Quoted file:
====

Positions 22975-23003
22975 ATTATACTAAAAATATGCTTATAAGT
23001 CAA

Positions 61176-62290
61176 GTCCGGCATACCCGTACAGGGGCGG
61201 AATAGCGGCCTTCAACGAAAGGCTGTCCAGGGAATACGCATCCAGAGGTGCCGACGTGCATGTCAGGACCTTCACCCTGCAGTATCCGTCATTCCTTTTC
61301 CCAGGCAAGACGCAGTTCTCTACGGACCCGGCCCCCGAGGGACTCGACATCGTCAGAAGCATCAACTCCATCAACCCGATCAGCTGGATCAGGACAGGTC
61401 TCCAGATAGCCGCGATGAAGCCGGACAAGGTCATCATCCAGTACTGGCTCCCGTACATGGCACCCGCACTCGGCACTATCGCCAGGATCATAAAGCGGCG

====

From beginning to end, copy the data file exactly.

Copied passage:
Positions 22975-23003
22975 ATTATACTAAAAATATGCTTATAAGT
23001 CAA

Positions 61176-62290
61176 GTCCGGCATACCCGTACAGGGGCGG
61201 AATAGCGGCCTTCAACGAAAGGCTGTCCAGGGAATACGCATCCAGAGGTGCCGACGTGCATGTCAGGACCTTCACCCTGCAGTATCCGTCATTCCTTTTC
61301 CCAGGCAAGACGCAGTTCTCTACGGACCCGGCCCCCGAGGGACTCGACATCGTCAGAAGCATCAACTCCATCAACCCGATCAGCTGGATCAGGACAGGTC
61401 TCCAGATAGCCGCGATGAAGCCGGACAAGGTCATCATCCAGTACTGGCTCCCGTACATGGCACCCGCACTCGGCACTATCGCCAGGATCATAAAGCGGCG